Monday, November 12, 2012

#633: The Canterbury Tales

(Pier Paolo Pasolini, 1972)

I did not like The Canterbury Tales. It came off like a mediocre version of The Decameron, with fewer jokes and more people farting in each other's faces. The scene in Hell, which has been much-touted and highly praised, is more impressive for the fact that it was actually made than for any quality. Maybe I'm just not a bathroom humor guy.

It's not surprising that the film would be grouped together with The Decameron as two thirds of a trilogy. Their similarities are legion: classic text adapted with an eye towards the more sexual and controversial themes and elements, a series of loosely connected stories rather than one overarching narrative, and again an unusual aesthetic and tone that walk the line between high art and low art.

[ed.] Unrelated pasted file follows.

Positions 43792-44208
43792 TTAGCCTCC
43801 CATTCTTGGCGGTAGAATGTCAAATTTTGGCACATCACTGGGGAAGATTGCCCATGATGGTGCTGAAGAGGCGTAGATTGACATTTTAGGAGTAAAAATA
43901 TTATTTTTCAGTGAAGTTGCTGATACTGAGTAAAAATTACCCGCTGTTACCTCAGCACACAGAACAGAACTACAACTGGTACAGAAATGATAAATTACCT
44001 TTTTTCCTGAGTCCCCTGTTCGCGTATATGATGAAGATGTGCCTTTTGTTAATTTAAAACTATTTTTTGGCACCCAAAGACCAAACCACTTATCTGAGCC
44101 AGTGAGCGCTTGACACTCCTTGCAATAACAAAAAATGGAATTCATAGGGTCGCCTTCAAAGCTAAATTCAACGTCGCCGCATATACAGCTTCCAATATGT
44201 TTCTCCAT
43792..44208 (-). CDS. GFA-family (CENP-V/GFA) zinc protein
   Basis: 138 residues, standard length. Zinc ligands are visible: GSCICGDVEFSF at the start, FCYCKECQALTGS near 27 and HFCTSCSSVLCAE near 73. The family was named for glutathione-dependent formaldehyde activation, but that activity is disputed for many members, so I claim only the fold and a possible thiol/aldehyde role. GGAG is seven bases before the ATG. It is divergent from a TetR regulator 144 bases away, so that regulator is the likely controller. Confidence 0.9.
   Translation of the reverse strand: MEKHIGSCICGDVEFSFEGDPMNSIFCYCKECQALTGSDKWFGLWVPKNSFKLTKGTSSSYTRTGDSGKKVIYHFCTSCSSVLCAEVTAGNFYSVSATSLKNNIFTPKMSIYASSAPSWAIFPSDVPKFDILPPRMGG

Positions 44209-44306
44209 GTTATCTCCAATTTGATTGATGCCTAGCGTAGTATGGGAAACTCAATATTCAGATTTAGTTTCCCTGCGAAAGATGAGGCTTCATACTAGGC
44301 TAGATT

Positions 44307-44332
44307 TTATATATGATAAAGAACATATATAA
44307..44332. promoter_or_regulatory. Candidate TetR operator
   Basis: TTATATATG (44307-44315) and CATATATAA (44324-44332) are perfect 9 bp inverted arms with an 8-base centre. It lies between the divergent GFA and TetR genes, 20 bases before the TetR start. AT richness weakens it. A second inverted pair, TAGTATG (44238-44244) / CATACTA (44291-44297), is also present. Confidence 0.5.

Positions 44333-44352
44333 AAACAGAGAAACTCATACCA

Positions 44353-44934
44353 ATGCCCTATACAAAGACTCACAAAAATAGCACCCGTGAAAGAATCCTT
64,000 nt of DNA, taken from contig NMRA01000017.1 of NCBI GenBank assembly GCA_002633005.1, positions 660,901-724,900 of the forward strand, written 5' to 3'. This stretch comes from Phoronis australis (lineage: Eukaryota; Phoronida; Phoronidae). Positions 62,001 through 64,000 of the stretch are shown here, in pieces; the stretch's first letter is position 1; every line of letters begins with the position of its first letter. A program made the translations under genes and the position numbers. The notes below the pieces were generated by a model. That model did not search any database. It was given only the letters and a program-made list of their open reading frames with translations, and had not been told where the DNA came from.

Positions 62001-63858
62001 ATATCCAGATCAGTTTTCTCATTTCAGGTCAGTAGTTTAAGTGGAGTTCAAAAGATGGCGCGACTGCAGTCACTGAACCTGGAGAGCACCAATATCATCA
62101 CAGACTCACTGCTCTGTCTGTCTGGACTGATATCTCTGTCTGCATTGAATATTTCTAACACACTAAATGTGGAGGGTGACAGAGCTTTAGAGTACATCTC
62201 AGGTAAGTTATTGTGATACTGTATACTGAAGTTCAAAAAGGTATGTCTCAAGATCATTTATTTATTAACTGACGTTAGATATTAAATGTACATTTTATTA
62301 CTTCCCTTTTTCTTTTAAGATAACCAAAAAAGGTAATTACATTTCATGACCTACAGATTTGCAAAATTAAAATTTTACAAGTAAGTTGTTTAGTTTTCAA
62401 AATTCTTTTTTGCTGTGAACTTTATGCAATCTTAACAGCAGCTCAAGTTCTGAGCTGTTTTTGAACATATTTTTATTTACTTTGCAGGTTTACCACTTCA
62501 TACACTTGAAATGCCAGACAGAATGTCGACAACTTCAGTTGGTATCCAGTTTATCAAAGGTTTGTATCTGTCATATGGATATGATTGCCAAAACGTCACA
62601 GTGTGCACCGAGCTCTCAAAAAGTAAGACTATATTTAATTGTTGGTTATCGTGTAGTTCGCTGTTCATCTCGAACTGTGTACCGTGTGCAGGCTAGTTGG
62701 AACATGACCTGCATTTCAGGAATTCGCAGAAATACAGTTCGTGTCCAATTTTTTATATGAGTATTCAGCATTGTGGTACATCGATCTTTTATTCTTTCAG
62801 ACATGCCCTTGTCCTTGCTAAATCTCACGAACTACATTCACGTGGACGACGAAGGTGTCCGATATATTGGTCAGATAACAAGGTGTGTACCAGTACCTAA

But The Canterbury Tales lacks the novelty of its predecessor. Part of this is inevitable since it came second, but in reverse I suspect this movie would be seen as the failed experiment that produced the enjoyable and successful follow-up. This is because The Canterbury Tales lacks the affection and playfulness of The Decameron. It seems overly concerned with its own controversial nature, and stuck in a rut of iconoclasm without purpose.

Maybe I just don't like fart jokes, though.

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